US statement confirms terms of new $38 billion Israel aid package

Growing wheat in Israel's Hula Valley

Growing wheat in Israel’s Hula Valley

It will be the largest sum of military assistance the US has ever pledged to another country.

But Israel remains the United States' No. 1 ally in the region and the biggest single recipient of U.S. military aid, while also a big customer for USA arms exports.

Additionally, the deal over time reportedly will roll back the approximately 25 percent of the funds Israel may spend on defense equipment manufactured at home. The MoU will be signed for Israel by the acting head of the National Security Council, Brigadier General (res.) Yaakov Nagel.

USA president Barack Obama said: "This commitment to Israel's security has been unwavering and is based on a genuine and abiding concern for the welfare of the Israeli people and the future of the state of Israel". The agreement sets the Israeli prime minister up for a successful visit to NY next week for the UN General Assembly, where he is expected to meet with Obama.

The first issue was whether the Netanyahu government would negotiate a 10-year renewal to the expiring 10-year memo with the Obama administration given the history of friction between the president and prime minister, or whether it would wait to deal with the next administration. "Congress has an independent duty to make a decision about the proper level of support for Israel or our other allies".

The United States and Israel have reached an agreement on a record military aid deal worth at least $US38 billion ($50 billion) over 10 years.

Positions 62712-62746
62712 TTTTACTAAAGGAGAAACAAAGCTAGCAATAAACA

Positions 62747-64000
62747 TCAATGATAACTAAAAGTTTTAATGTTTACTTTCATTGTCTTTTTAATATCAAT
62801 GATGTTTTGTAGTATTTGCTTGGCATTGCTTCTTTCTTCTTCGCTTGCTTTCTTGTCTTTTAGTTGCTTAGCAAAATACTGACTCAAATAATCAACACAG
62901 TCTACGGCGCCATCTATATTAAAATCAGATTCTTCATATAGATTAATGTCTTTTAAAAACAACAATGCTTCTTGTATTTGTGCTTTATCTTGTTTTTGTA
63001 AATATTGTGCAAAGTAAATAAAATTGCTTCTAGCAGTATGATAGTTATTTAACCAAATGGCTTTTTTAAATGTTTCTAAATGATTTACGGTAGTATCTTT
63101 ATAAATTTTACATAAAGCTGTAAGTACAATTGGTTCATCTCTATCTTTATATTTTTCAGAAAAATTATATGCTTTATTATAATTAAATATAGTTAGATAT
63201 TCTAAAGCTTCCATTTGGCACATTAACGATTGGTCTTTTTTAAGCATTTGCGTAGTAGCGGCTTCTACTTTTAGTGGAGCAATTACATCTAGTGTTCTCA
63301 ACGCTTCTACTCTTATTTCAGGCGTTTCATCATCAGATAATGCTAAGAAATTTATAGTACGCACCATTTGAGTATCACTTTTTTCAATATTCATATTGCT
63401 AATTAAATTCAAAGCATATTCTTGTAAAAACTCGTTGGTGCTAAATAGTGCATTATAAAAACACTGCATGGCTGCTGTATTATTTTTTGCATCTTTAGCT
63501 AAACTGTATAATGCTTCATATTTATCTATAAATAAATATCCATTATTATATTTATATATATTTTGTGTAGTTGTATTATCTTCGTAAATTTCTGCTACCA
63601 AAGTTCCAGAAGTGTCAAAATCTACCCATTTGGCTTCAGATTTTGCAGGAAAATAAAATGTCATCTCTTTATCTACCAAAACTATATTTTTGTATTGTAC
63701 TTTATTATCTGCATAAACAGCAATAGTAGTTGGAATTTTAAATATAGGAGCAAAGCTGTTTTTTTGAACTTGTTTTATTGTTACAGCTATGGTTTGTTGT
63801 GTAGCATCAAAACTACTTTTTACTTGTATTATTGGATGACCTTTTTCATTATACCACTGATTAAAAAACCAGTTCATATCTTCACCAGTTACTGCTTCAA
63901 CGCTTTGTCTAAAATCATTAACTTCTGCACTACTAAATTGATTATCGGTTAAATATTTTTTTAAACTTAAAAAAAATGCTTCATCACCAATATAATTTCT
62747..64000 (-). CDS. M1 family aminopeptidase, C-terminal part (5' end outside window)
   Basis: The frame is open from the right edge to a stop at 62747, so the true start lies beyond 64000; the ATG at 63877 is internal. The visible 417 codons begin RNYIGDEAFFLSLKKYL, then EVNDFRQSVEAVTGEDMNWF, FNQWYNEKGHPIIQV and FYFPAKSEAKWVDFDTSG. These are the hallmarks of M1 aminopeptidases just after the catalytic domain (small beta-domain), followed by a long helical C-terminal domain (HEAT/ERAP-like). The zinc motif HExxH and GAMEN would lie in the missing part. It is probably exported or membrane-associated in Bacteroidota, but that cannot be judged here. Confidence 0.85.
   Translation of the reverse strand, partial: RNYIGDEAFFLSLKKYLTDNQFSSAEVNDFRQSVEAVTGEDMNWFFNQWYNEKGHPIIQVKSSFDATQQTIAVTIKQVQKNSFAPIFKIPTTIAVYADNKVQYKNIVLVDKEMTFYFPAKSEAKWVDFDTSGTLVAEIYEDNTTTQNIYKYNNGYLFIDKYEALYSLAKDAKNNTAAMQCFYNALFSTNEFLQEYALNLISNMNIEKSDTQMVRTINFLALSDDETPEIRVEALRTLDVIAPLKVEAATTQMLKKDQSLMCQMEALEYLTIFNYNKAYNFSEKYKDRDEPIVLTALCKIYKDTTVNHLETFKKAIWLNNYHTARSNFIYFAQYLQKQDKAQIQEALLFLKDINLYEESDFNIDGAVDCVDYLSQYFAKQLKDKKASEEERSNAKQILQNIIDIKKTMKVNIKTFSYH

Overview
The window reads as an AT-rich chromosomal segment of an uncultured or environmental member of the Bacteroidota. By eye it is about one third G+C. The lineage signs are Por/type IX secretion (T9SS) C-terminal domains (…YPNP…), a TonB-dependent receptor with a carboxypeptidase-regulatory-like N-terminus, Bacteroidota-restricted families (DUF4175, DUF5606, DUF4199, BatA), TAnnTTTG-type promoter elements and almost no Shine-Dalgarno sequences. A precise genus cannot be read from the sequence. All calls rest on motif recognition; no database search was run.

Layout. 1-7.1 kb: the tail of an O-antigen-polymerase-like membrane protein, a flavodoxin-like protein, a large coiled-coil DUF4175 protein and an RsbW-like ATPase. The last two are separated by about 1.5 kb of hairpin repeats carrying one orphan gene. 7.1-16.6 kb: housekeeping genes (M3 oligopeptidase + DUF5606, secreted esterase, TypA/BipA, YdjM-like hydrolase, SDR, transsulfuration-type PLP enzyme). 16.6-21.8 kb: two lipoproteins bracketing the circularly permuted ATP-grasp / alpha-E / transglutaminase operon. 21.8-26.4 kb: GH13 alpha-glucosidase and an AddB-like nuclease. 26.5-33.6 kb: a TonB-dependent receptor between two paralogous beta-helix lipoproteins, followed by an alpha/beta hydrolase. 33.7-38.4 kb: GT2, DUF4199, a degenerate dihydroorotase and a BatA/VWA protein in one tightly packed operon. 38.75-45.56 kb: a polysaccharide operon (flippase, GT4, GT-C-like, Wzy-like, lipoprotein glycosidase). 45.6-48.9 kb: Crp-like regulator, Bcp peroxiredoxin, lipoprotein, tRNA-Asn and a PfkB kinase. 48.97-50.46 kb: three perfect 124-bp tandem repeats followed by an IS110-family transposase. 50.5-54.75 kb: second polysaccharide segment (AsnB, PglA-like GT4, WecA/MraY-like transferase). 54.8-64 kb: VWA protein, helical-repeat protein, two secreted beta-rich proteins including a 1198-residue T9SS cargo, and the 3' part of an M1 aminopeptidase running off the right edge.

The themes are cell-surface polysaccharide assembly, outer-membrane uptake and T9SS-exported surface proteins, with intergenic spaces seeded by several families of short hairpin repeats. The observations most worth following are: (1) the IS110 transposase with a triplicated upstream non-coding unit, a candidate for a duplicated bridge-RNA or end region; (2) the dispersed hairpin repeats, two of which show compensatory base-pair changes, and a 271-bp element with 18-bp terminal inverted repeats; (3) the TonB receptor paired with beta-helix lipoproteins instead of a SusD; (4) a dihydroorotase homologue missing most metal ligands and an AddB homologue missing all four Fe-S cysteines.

Israeli newspaper Haaretz reported that the terms of the deal included some compromises on the part of Israel, such as prohibition from seeking more funds from Congress, an added condition to phase out United States aid spending on its defense industry, and to progressively increase the use of aid for American made weapons.

Netanyahu also agreed to end Israel's use of 13 percent of the US money on military fuel purchases, officials said. In February, Netanyahu quietly floated the prospect of waiting for Obama's successor in hopes of securing a better deal, and Graham said Netanyahu told him last month he wouldn't deny more money would be preferable.

Ties with Washington worsened significantly when the USA and world powers struck a nuclear deal with Iran.

In March 2015, Netanyahu addressed US Congress during which he thanked Obama for his support of Israel while at the same time criticized the Iran nuclear agreement because it would "not block Iran's path to the bomb". Importantly, this deal also challenges the special terms previously granted to the Israeli government that allowed it to use United States military aid to by equipment from its own domestic suppliers. And it also argued against a USA proposal to phase out an arrangement that had set aside 26 percent of the earmarked funds for the Israeli defense industry.

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